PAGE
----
Mount Jefferson and Black Butte from Camp S.
6.5 x 9.25 in (16.51 x 23.495 cm)
This is an 1857 view of Mt. Jefferson, a stratovolcano and the second highest peak in Oregon, and Black Butte, a smaller extinct stratovolcano twenty-one miles to the southeast of Mt. Jefferson. The two peaks are part of the Cascade Range and sit within the Willamette and Deschutes National Forests. The view was produced for the Pacific Railroad Surveys, an important precursor to the Transcontinental Railroad and also a great storehouse of research material about the environment and peoples of the American West just after these areas were incorporated into or conquered by the United States.
A Closer LookThis view looks towards the northwest. The waterway to the left in the foreground may be the Indian Ford Creek or the Whychus Creek. The mountain peaks played an important role in the oral traditions of nearby indigenous groups, who were later consolidated on the Warm Springs Reservation to the north of the spot where this view was drawn. Lieutenant H. L. Abbot was the engineer tasked with surveying this area for the Pacific Railroad Surveys. He concluded that a railroad through the Cascades would not be feasible, and indeed rail construction in the following decades was concentrated in the more amenable lowlands of the Willamette Valley to the west.
The Pacific Railroad SurveysFollowing the annexation of Texas and Upper California at the end of the Mexican-American War, the United States found itself controlling a coast-to-coast empire. The 1849 California Gold Rush led to rapid westward expansion and a population bubble on the west coast. Connecting California to the Eastern Seaboard with an overland railroad route was essential to the growth and stability of the country.
Hopes for the railroad where high, and Congress authorized a series of preparatory surveys of practical routes, known collectively as the Pacific Railroad Surveys, to be completed between 1853 and 1855. The resulting reports, including maps, plates, charts, and graphs, provided an incredible body of data about the ecology and cultures of the western regions of North America soon after their incorporation into the United States. The present view, along with others accompanying the surveys, highlight the fundamental duality of the West, a harsh and hostile environment that is simultaneously indescribably beautiful.
While all agreed on the importance of Pacific Railroad, not everyone in power was ready to act. Lobby groups published propaganda to illustrate the benefits of the route, and ultimately, in 1862, Congress passed the Pacific Railway Act, leading to the chartering of the Union Pacific Railroad Company, charged with constructing the route. But by this time the United States was fully embroiled in the American Civil War (1861 - 1865), which further stymied construction. It was not until May 10, 1869, that the robber baron and railroad tycoon Leland Stanford drove the Golden Spike at Promontory Summit, Utah Territory, linking the eastern and western spurs of the Pacific Railroad, creating the first transcontinental railroad.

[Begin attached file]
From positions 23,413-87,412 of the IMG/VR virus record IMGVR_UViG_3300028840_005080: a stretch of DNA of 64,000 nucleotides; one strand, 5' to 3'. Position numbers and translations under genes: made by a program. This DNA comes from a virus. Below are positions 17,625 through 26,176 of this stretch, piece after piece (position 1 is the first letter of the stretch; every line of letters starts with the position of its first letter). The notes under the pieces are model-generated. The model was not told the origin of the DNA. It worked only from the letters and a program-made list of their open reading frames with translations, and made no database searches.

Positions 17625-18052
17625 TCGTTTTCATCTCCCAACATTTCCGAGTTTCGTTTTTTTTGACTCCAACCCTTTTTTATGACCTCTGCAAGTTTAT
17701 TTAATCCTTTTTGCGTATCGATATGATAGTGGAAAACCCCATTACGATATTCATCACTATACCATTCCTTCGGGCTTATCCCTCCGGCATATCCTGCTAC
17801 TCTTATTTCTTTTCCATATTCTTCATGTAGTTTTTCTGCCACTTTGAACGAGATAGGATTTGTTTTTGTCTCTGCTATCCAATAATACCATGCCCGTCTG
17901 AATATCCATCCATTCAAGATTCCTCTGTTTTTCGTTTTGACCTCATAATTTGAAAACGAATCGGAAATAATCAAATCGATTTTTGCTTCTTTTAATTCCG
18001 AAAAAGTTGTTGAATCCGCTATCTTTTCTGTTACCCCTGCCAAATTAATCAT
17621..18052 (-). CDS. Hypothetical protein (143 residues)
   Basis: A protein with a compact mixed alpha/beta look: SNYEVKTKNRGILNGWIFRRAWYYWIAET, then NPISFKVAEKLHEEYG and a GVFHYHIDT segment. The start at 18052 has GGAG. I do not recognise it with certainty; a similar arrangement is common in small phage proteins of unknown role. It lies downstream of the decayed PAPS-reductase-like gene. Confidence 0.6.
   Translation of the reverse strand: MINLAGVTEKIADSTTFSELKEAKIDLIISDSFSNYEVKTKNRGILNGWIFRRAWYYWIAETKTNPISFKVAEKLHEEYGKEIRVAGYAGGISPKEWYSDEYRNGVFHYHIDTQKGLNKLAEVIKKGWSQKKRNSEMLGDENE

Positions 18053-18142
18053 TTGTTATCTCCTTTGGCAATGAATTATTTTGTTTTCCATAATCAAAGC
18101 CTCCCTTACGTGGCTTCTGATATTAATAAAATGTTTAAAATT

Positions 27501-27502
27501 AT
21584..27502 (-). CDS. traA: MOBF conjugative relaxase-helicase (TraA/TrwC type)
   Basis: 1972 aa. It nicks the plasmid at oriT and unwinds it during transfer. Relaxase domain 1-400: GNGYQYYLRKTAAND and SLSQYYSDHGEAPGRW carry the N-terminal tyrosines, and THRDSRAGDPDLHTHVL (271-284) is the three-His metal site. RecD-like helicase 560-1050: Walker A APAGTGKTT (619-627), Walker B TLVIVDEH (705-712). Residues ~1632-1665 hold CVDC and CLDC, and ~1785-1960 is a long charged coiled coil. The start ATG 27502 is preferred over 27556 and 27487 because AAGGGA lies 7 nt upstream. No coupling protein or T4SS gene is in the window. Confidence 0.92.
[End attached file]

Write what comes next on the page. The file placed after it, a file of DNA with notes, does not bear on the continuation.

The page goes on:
Publication History and CensusThis view was included as Plate X in Volume VI of the Reports of explorations and surveys : to ascertain the most practicable and economical route for a railroad from the Mississippi River to the Pacific Ocean. While the Reports are well represented in the OCLC, this view is only known to be cataloged independently by the Smithsonian National Museum of American History's Bering Center and the Osher Map Library at the University of Southern Maine. It is very scarce to the market. The example held by the Smithsonian is dated to 1857 and is attributed to A.O.P. Nicholson, based on an original drawing by John Young, while the example held by the Osher Map Library is dated to 1855 without attribution.
The Pacific Railroad Surveys (1853 - 1855) were established in 1853 with the goal of identifying the best possible routes for a transcontinental railroad from the Mississippi to the Pacific. The need for transcontinental railroad made itself evident shortly after the California Gold rush when the westward expansion was at its heights. The federal government, acting under the Sectary of War, Jefferson Davis (of Civil War fame), initiated a series of expeditions of the western territories. These expeditions included surveyors, cartographers, artists, zoologists, botanists and geographers. The resultant work, a 12 volume compendium entitled Reports of Explorations and Surveys, to ascertain the most practicable and economical route for a railroad from the Mississippi River to the Pacific Ocean eventually led to the constructions of several different transcontinental railroads. Learn More...
Reports of explorations and surveys to ascertain the most practicable and economical route for a railroad from the Mississippi River to the Pacific Ocean, Volume VI: Routes in Oregon and California.
Smithsonian Museum of American History, Catalog Number 10729.12. Osher Map Library Smith Collection, Barcode 13952.